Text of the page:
Use CVR TSH5CL Thermostat Housing and set the angle up, so you can attach the radiator hose, as shown above. I recommend using 160 Degree Thermostat, like Mr. Gasket 6367, since the lower opening temp will help with cooling. You will have to take the o-ring off the thermostat to get it to fit, but the new housing has it's own o-ring that seals it instead. Use HPS Silicone 90 degree Elbow Reducer Hose, 1-3/8" & 1-1/2" ID on the thermostat housing and the output side. Attach to the flexible hosing with HPS Aluminum Joiner Tubing with Bead Roll, 3" Length, 1.5" OD.

Radiator Hose Outlet

Radiator Hose Outlet

Radiator Hose Outlet

Install HPS Silicone Heater Hose, 1' Length, 3/4" ID on the 90 degree 3/4" heater hose fitting. Cut to length, about 1/2" to an inch above the engine mounts. Insert Dixon 179-1212 Brass Hose Splicer Fitting, Tee, 3/4" into the top as shown. The HPS Silicone 45 degree Elbow Reducer Hose, 3/4" & 7/8" ID has the 7/8" side go to the bottom of the reservoir and the 3/4" side toward the engine mount, as shown below.

3/4" Tee and 7/8" to 3/4" 45 from tank

Use remaining hose from HPS Silicone Heater Hose, 1' Length, 3/4" ID to attach the 45 to the tee with 19mm (3/4 inch) Pegasus Aluminum Hose Joiner

3/4" 45 to tee

Attach the HPS Silicone 90 degree Elbow Reducer Hose, 3/4" & 7/8" ID to the other side of the tee and orient as shown below.

90 3/4" to 7/8" from tee

 Install HPS Silicone 90 degree Elbow Reducer Hose, 5/8" & 7/8" ID on the 45 degree 5/8" heater fitting as shown.

5/8" to 7/8" 90 degree

You'll need 4 Pegasus 22mm (7/8 inch) Aluminum Hose Joiner to go from here to under the car on the right side. Run as much 7/8" (22mm) HPS Silicone Heater Hose 10 Feet as needed to get there.

 Heater hose mock up

 

Heater hose mock up

It's easier to get an assortment of hose clamps than to try to get the exact amount of each size, for example Hose Clamps Assortment 304 Stainless 8-44mm Range 80 pieces. I really like Gates 32932 PowerGrip Heatshrink Hose Clamp for the connections under the car and anywhere you don't plan on taking apart often. Expensive, but they really seal the joint well.

Steam vents

 

Steam vents back

I like using steam vents on all four ports the heads have. Most later LS engines have the back ports blocked off. This is fine most of the time, but with track use, the number 7 cylinder can get too hot sometimes wit it blocked off. If you want to use all four ports, I recommend a kit like JEGS 53550 LS Coolant Cross-Over Kit. If you want to only use the front ports, you can try to use the stock crossover tube, or replace it with a kit like LS Coolant Steam Crossover Hose Kit 551675. Either way, you want the 1/4" hose from the steam ports to go to Joyway 1/4 to 1/2 Brass Fitting Reducer then 1/2" hose to the top port of the coolant reservoir.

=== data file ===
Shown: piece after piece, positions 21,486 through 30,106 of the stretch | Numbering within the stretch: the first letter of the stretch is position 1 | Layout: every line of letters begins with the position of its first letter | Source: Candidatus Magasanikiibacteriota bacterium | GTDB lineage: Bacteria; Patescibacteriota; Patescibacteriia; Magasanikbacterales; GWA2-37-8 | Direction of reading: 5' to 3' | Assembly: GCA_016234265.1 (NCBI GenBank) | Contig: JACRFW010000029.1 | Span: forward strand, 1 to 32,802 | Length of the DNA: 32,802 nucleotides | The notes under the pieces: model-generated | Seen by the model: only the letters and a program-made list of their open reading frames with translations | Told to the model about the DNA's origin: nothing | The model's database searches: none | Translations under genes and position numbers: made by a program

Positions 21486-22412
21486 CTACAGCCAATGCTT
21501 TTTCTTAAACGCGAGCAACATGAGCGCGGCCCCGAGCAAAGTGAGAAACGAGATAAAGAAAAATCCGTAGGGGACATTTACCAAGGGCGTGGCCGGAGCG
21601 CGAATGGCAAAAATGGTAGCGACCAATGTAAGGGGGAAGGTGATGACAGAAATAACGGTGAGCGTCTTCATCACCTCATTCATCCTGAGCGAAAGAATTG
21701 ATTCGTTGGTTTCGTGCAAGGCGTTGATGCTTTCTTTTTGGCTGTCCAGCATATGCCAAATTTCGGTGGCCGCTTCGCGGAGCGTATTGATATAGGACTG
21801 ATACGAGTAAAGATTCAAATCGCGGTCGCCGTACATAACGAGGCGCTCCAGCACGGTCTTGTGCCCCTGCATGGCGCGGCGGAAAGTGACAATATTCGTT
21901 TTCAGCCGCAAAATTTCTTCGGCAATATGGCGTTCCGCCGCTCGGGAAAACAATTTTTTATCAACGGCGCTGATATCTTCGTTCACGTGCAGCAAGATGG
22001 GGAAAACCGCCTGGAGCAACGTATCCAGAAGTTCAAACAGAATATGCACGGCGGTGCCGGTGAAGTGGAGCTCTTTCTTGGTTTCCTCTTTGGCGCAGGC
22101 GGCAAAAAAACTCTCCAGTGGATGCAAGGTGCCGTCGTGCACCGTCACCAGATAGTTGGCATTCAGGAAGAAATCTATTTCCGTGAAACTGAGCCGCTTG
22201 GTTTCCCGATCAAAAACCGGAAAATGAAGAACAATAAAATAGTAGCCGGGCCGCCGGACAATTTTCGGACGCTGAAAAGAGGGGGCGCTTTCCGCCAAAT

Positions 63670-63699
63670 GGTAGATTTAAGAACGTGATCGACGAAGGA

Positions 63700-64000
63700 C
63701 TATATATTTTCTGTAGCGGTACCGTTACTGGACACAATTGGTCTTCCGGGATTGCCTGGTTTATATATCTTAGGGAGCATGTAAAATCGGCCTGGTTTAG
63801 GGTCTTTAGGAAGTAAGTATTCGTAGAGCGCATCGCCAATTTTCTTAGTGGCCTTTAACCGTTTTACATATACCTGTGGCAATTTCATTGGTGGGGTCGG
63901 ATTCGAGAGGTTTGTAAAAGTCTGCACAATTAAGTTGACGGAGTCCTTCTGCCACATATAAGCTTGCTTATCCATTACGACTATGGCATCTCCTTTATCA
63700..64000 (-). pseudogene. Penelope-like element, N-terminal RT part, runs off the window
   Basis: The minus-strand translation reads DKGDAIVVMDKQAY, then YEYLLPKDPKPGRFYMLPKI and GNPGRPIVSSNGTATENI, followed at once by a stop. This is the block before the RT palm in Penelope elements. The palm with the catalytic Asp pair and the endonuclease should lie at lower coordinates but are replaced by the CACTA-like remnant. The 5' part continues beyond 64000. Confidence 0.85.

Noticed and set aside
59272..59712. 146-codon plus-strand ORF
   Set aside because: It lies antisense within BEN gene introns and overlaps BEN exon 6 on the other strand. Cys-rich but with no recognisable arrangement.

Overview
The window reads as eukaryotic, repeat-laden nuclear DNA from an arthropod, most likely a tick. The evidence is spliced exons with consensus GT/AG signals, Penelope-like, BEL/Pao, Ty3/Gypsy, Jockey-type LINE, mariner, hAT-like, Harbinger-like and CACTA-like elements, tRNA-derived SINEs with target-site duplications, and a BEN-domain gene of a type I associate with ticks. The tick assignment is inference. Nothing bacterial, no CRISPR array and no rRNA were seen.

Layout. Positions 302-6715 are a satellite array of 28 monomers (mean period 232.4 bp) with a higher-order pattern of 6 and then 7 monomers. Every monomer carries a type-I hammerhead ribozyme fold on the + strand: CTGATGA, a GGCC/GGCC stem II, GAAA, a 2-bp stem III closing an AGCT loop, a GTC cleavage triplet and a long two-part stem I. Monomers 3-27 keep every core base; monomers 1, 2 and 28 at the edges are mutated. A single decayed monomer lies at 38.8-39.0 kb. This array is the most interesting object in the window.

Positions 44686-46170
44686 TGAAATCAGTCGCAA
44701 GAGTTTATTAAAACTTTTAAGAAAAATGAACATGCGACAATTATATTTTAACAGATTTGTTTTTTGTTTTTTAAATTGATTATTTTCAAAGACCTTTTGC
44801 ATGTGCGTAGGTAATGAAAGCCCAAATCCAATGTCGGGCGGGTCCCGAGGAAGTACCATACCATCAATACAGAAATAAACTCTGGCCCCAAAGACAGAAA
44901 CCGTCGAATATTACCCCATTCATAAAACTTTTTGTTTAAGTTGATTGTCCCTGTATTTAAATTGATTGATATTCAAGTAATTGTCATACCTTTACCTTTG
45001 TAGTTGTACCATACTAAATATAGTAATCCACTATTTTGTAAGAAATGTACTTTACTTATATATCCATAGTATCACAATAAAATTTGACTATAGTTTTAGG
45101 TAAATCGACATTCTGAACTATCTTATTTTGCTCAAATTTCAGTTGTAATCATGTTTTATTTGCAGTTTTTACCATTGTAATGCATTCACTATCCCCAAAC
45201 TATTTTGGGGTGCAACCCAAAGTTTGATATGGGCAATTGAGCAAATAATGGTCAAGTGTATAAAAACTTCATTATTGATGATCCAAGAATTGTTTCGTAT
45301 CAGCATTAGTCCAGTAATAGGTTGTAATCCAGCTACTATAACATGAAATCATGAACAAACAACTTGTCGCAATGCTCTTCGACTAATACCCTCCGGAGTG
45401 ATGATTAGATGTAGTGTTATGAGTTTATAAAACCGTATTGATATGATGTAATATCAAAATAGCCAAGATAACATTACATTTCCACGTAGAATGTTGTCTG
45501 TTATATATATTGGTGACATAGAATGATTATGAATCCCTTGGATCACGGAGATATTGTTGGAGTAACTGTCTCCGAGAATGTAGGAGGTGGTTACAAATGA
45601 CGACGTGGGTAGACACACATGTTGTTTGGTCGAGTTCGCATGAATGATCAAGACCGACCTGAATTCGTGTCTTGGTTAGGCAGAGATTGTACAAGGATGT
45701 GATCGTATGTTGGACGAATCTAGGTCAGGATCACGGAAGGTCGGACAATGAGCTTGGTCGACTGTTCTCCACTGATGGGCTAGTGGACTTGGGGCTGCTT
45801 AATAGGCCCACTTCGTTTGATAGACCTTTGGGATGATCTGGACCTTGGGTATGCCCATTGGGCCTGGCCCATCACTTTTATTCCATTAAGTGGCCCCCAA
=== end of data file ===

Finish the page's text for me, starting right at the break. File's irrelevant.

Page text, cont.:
Steam vent to tank

You can use Porsche, generic European, or even Dex-Cool coolant, as long as it is compatible with OAT (Organic Acid Technology) coolant. The only type to avoid is the green IAT (Inorganic Additive Technology) coolant. If you want to use the green stuff, you will have to absolutely certain that you have flushed all of the Porsche coolant from the system and Dex-Cool from the engine. It is much safer to use something else OAT compatible, so mixing with any old coolant isn't a concern.

When filling the system with coolant, after ensuring all your hoses are correct and the clamps are tight, the easiest method is using a device like OEMTOOLS 24444 Cooling System Refiller Kit and jacking the rear of the car higher than the front. You will need a compressor to use this tool though.

Otherwise, you can just fill the reservoir normally with a funnel. DO NOT LEAVE THE CAP OFF TO BURP THE SYSTEM. This method will not work, because of the way the radiators in the front are setup. You will just recirculate coolant in the engine until it overheats. The black thing behind the cap has a valve on the top. You put the metal tab in the up position and the valve will be held open to burp the system. This valve only lets air coming from the radiators out and lets the rest of the system pressurize. Run the car with the rear elevated until it warms up, then shut the engine off, let it cool, and top off the tank. You should be able to drive the car now, but leave the vent open the first few hundred miles and top off the coolant tank regularly.